A Day's A Day The World Around — But Shorter On Saturn | KERA News

A Day's A Day The World Around — But Shorter On Saturn

Mar 28, 2015
Originally published on April 14, 2015 3:38 pm

Researchers have answered a question that has been nagging them for years: Exactly how long is a day on the planet Saturn? The result (10 hours and 32 minutes or so) was published this week in the journal Nature, and could teach scientists more about the giant, ringed planet.

A day is simply how long it takes a planet to spin all the way around. On Earth, one rotation takes 23 hours, 56 minutes and 4 seconds — though combined with the planet's motion around the sun, we earthlings experience 24-hour days.

Measuring a day on rocky planets like Earth is fairly simple, according to Ravit Helled, a planetary scientist at Tel Aviv University in Israel: "You can, you know, identify a mountain or a stone or whatever it is, and just check how long it takes it to come back."

Those tricks don't work on Saturn because it's a gas giant, which means its surface is deep below layers of clouds.

When the Voyager spacecraft first flew by in the 1980s, it estimated the day using the planet's magnetic field. That showed the day was 10 hours and 39 minutes long. But in 2004, another mission called Cassini arrived at Saturn and measured a different value: 10 hours and 45 minutes.

Six minutes makes a big difference. The speed at which Saturn's rocky core rotates determines how fast the winds blow above. It also changes estimates of the planet's internal structure.

"If you want to understand, you know, giant planet formation and the origin of the solar system, these 10 minutes or six minutes are actually quite crucial," Helled says.

So she and her colleagues set out to make a better estimate of Saturn's day. They looked at the planet's gravitational pull and combined that with estimates of the core's density. After some tricky statistical analysis, they found that a day on Saturn is 10 hours, 32 minutes and 45 seconds — more or less.

"We have an uncertainty of 46 seconds, but it's much better than the 15 minutes' uncertainties that we had until now," she says.

Helled eventually wants to use the technique to learn the length of days on planets outside the solar system — though, she adds, scientists will need quite a few Earth days to figure out exactly how to accomplish that.

Copyright 2015 NPR. To see more, visit http://www.npr.org/.

Transcript

SCOTT SIMON, HOST:

I think we've heard enough Earth-based stories for today. Let's take Saturn for a spin. This week, researchers announced they had precisely determined the length of a day on Saturn. NPR's Geoff Brumfiel reports they hope this'll teach them more about the past of the ringed planet.

GEOFF BRUMFIEL, BYLINE: Planets spin, and a day is simply how long it takes to spin all the way around. Ravit Helled is a planetary scientist at Tel Aviv University in Israel. She says it's easy to measure a day from space.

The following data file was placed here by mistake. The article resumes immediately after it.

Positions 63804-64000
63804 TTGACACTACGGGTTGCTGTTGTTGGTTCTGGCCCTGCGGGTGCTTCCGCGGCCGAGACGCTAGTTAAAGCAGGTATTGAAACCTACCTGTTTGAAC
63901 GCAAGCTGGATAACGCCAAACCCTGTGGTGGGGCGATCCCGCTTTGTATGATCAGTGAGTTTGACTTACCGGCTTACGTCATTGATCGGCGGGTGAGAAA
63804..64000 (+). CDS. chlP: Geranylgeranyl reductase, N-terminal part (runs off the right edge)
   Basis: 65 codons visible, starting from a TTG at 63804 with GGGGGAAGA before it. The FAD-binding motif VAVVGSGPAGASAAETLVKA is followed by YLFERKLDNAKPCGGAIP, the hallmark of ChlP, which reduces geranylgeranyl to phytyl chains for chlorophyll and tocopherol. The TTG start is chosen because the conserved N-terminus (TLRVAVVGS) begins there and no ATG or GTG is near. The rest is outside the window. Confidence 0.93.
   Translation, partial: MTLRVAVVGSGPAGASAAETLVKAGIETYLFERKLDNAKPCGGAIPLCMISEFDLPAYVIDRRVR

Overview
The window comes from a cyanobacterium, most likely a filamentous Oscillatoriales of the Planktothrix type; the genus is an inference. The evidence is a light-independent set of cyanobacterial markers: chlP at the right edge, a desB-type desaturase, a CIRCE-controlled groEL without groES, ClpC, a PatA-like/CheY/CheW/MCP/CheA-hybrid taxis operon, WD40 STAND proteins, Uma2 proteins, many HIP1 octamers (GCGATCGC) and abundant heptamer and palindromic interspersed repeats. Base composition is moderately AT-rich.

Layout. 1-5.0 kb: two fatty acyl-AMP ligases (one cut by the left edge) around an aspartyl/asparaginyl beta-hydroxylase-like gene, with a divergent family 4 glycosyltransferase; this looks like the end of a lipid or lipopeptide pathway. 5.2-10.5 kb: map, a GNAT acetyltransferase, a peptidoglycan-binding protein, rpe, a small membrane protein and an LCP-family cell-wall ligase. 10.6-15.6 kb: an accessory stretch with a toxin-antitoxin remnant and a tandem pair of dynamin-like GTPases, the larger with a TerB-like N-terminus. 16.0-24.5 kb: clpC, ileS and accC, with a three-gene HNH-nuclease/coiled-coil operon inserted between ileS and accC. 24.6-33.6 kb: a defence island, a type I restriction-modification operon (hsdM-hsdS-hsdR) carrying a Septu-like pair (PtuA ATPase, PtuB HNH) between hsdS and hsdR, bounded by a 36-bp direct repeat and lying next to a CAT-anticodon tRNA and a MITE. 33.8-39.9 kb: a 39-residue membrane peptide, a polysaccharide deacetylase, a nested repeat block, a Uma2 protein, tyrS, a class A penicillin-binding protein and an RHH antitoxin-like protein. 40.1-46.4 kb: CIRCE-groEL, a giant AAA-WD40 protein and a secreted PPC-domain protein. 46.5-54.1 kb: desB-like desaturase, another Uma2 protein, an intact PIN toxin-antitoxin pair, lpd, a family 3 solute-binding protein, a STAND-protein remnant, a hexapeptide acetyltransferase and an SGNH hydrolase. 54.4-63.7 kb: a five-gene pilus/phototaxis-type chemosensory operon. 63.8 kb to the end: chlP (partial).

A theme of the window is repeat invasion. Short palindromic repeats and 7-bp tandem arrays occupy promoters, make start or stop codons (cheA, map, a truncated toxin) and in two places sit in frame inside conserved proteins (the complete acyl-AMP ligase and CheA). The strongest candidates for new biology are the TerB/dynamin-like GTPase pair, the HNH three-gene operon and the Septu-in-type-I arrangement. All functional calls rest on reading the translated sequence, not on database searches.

RAVIT HELLED: You can, you know, identify a mountain or a stone or whatever it is and just check how long it takes it to come back and that will be, you know, one day.

BRUMFIEL: On Earth, one rotation takes 24 hours - actually, 23 hours, 56 minutes and four seconds if you want to be precise. And Helled does want to be precise because that's her job, which brings us to Saturn. It has those pretty rings, but the planet itself is a beige ball of gas. It's surface is covered in clouds. You can't see any landmarks. So when the Voyager spacecraft first flew by in the 1980s, it estimated the day using the planet's magnetic field.

HELLED: The number was 10 hours, 39 minutes.

BRUMFIEL: Then in 2004, another mission arrived on Saturn and measured a different value.

HELLED: They found a rotation period of 10 hours and 45 minutes.

BRUMFIEL: Six minutes makes a big difference. The speed at which Saturn's rocky core rotates determines how fast the winds blow above. It also changes estimates of the giant planet's internal structure.

HELLED: If you want to understand, you know, giant planet formation and the origin of the solar system, these 10 minutes or six minutes are actually quite crucial.

BRUMFIEL: So Helled and her colleagues set out to make a better estimate of Saturn's day. They measured the planet's gravitational pull, combined that with estimates of the core's density and did some very tricky statistical analysis.

HELLED: It's tough, you know. (Laughter) The concept is not - yeah, it's a bit complicated. I'm sorry.

BRUMFIEL: But the bottom line published in the journal Nature - a day on Saturn is 10 hours, 32 minutes and 45 seconds. Helled eventually wants to use the technique to learn the length of days on planets outside our solar system, though, she adds, she'll need quite a few Earth days to figure out exactly how to make it work. Geoff Brumfiel, NPR News. Transcript provided by NPR, Copyright NPR.